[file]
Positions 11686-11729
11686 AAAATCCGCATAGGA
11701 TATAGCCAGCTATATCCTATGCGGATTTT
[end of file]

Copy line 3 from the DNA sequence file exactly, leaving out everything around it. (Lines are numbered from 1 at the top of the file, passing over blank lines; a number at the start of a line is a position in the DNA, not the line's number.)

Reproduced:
11701 TATAGCCAGCTATATCCTATGCGGATTTT